CDSL: Safe and secure

Long-term investors can go for the stock, given the strong growth prospects

Central Depository Services India (CDSL) made its capital market debut last June at the issue price of ₹149 per share. The stock price moved up three-fold immediately post listing, but has corrected over the past few months. At ₹294, on the basis of the estimated earnings for 2018-19, the stock trades at a valuation multiple of 25 times.

Long-term investors can go for the stock even at the current valuation, given the strong growth prospects. CDSL facilitates holding of securities in an electronic (demat) form and offers services to market participants and corporates while issuing and transferring securities. The rising demand for depository services (with eKYC, plans for e-insurance, demating of university certificates and securities of unlisted companies), increasing inflows into mutual funds and new companies listing in the capital market every year, are all positives for the stock. The other plus points are the low-capex nature of the business, high profit margins and large cash generation every year.

A third of CDSL’s income comes from custodial charges paid by corporates for their listed stock, and is a steady revenue stream.


Gaining ground

CDSL’s (promoted by BSE) competitor is NSDL, which is owned by NSE. Though NSDL holds more demat accounts than CDSL, the latter is fast gaining market share, thanks to its aggressive sales approach in growing the depository participant (DP) base.

CDSL’s market share at the end of March 2018 was 46.5 per cent, up from 44 per cent during the same time last year. The company opened a total of 25.72 lakh demat accounts during the year.

The total number of depository participants with the company is 594, up from 588 last year.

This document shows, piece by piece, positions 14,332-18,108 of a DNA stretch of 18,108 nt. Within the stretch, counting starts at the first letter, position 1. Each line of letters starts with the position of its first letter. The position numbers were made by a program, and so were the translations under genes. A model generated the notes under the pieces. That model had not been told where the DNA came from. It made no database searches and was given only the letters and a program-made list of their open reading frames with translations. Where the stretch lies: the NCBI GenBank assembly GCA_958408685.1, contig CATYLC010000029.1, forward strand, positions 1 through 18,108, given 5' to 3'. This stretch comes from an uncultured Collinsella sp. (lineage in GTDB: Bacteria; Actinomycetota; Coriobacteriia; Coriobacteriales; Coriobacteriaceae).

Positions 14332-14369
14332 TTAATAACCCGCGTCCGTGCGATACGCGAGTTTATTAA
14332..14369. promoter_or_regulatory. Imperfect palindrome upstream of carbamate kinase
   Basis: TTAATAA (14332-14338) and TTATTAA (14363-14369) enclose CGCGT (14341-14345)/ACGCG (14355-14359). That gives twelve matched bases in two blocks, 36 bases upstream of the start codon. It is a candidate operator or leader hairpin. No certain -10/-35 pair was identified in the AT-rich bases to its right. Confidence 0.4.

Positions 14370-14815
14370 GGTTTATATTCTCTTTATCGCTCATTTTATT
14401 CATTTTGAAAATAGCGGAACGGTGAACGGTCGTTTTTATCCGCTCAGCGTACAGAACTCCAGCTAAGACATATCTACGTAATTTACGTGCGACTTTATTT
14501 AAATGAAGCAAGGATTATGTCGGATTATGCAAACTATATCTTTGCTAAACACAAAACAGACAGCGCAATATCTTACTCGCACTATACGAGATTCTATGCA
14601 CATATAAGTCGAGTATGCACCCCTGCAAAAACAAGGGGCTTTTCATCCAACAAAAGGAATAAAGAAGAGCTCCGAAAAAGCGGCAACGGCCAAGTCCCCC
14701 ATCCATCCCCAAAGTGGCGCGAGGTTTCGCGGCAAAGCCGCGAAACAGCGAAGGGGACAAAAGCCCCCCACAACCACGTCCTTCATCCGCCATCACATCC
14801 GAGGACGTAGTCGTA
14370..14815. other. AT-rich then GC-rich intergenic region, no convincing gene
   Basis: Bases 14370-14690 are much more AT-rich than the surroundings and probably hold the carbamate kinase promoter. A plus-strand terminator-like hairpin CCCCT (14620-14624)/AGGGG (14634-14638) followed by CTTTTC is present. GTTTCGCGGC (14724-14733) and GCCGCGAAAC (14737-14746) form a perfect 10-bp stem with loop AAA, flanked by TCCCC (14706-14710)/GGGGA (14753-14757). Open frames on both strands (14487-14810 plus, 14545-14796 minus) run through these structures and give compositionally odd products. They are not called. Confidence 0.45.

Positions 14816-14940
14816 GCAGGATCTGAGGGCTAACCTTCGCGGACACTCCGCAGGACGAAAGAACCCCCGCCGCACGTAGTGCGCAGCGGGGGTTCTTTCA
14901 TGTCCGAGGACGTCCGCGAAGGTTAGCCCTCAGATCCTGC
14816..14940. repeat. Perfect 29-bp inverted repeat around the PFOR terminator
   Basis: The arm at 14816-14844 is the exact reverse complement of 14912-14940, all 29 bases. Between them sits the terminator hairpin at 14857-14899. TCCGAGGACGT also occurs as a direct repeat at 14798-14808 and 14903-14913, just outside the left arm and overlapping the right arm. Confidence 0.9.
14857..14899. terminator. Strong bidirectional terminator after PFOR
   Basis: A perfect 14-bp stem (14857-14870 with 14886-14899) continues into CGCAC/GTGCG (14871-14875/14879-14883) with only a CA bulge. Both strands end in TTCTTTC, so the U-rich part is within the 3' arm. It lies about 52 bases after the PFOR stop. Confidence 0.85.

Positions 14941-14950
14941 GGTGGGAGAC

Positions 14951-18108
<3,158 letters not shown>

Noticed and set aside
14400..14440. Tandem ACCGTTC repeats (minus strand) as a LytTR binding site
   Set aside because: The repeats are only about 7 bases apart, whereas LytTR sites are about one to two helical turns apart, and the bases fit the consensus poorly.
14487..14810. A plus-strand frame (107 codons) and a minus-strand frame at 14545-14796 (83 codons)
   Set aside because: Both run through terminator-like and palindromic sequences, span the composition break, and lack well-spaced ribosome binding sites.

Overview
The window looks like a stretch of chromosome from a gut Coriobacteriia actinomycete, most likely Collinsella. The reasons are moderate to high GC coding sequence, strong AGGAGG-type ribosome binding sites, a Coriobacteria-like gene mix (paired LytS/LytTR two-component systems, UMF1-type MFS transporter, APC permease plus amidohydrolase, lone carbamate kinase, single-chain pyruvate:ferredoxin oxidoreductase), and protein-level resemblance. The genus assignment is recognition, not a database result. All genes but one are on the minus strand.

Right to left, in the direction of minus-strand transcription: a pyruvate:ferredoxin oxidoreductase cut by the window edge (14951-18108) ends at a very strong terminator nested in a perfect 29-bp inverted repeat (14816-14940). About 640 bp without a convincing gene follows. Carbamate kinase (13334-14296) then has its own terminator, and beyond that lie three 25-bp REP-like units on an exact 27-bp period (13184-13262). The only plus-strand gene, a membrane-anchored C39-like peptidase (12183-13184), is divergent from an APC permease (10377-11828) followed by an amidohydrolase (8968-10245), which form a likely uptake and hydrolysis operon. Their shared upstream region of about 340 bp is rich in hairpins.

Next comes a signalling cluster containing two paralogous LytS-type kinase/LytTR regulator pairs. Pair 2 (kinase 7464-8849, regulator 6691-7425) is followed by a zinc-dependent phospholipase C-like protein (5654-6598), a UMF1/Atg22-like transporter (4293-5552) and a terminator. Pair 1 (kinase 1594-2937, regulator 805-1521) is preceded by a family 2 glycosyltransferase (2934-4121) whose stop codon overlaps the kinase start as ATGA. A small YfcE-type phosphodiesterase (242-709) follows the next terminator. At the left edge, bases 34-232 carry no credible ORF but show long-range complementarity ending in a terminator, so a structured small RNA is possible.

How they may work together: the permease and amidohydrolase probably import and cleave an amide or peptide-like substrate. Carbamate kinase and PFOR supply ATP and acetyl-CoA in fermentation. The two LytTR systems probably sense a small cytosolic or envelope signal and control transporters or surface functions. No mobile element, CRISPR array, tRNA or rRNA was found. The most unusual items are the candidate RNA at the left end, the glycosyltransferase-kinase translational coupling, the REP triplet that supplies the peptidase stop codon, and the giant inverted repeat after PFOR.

In the recent quarter (last quarter of the year 2017-18), revenue was unchanged over the December period and operating profit margins were down (57 per cent versus 60.8 per cent) because of higher employee expenses.

However, the full-year numbers were good.

In 2017-18, CDSL achieved a 30 per cent growth in revenue to ₹191 crore, helped by robust inflows into MFs, several new listings and higher transaction income. Income from custodial charges collected from corporates, which accounts for a third of the total income, was up 8 per cent to ₹55 crore.

Income from transaction charges (collected from DPs for transaction and settlement of trades) was up 42 per cent and income from new listings and corporate action was up 79 per cent. CDSL Ventures, the company’s fully-owned subsidiary, which is the first KYC Registration Agency (KRA) registered with SEBI under KRA regulations and provides KYC services for investors in the capital market (who invest in MFs, stocks or bonds) and also does demat of insurance policies, saw income jump 51 per cent to ₹37 crore.

New revenue streams

CDSL is progressing well in its new businesses. In the National Academic Depository project, where CDSL would be converting certificates/ awards/ mark sheets issued by universities into demat form, the company has tied up with 231 academic institutions already and 47 of these have also given letters of intent.

In its commodity repository business, which was launched in September, there are about 72 repository participants that have registered so far and a few accounts have been opened.

CDSL is organising awareness programmes for warehouses, banks, commodity traders and may see good response, going ahead. In the e-insurance space, CDSL has tied up with 22 life insurance companies and 18 non-life insurance companies for issue of e-policies. CDSL is also pinning hopes on the eSign (online signature) project. The company is working closely with the certifying authorities for e-sign.

What also looks promising at the moment is demating of unlisted companies’ shares. The regulators are considering whether unlisted companies can also be asked to park their securities with the depositories so that their shareholding can be tracked. But given that there may not be as many transfers here as in the case of listed companies, the revenue contribution from this pie, as and when it comes, may be small.

The eKYC businesses — another promising venture at this point for CDSL — is under risk from CKYC – Central KYC Registry, a repository of KYC records that reduces the hassle of producing KYC documents every time the customer makes a new investment.

But the company maintains that personal verification and manual error checking are the strengths of CDSL Ventures, and this value addition may see clients coming to it.

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